Brodie Jones had been on his own since he was fifteen years old. He had headed west as a hunter, lived several years as a mountain man and scouted for the Fremont expeditions. At the outbreak of the Mexican War, he was scouting for the US Army.
Through his friend Kit Carson, he had met and fallen in love with Maria Santiago, the daughter of a wealthy land grant holder in New Mexico. While scouting for a patrol in the mountains near Taos, the Santiago hacienda was attacked by an Apache war party. When Brodie reached the hacienda, he found the entire family had been massacred.
The mountain man spent the better part of the next year tracking the warrior band all over the southwest territory from Taos down into Mexico and back multiple times, all the while extracting his revenge. He had killed twenty-three of the warriors from the war party, the remaining eight were ambushed and killed by scalp-hunters. During the period he was tracking down the Apaches, he had several encounters with a group of scalp-hunters that were also hunting Apaches. At that time the Mexican Governor was paying a bounty for Apache scalps and a band of renegades were roaming the territory killing anyone with long black hair and taking their hair.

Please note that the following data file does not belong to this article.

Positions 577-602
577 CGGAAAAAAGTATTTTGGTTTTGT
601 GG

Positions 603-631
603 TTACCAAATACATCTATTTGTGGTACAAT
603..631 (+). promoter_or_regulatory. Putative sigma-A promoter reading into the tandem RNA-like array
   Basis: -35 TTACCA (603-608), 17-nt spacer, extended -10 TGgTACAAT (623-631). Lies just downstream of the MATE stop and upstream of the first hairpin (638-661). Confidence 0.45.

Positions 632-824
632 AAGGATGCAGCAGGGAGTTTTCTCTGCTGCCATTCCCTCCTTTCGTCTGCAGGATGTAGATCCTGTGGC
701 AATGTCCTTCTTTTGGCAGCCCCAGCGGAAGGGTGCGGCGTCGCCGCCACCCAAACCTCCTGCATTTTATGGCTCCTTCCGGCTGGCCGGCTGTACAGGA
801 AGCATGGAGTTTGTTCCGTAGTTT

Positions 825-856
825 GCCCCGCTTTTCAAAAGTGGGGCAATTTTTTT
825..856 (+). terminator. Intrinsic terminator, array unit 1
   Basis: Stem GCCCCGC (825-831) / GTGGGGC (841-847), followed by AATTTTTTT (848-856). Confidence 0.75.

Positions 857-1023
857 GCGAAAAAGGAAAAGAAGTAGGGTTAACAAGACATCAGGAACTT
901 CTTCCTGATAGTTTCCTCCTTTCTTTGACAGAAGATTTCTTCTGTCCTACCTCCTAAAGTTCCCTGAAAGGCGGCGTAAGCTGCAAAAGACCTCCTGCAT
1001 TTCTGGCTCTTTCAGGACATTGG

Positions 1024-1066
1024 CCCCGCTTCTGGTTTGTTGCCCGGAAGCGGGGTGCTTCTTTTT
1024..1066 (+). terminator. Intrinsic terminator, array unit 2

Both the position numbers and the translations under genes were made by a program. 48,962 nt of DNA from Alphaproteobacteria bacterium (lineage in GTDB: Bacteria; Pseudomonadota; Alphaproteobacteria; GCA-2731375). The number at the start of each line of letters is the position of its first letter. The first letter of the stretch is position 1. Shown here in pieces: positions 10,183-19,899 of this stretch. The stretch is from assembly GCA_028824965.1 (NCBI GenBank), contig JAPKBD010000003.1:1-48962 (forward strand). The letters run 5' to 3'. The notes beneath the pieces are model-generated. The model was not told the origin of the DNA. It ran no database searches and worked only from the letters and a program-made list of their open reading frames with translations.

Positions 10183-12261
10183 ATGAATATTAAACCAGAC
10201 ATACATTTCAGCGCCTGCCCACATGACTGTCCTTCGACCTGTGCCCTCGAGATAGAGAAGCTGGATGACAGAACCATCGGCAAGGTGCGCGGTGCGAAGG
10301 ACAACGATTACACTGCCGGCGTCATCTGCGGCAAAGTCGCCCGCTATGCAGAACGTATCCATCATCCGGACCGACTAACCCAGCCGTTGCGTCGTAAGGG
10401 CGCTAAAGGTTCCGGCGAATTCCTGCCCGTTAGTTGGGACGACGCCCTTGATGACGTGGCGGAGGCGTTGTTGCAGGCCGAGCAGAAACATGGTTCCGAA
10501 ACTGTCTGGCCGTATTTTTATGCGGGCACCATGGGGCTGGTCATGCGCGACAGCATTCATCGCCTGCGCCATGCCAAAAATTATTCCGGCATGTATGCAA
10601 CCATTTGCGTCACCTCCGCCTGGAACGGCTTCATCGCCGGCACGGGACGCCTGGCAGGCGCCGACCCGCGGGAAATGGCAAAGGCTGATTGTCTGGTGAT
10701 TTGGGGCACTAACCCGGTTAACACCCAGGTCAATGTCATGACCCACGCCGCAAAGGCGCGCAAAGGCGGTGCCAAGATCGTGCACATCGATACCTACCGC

With all of the war party dead, Brodie had been left feeling empty and alone. His quest for revenge had driven him and been his only reason for living to that point. Then a strange event briefly allied him with the Apaches, the outcome of which gave new meaning to his life and a reason to go on.
Death Rider is a historical western. Many of the names, places and events are factual; the character of Brodie Jones is purely fictional.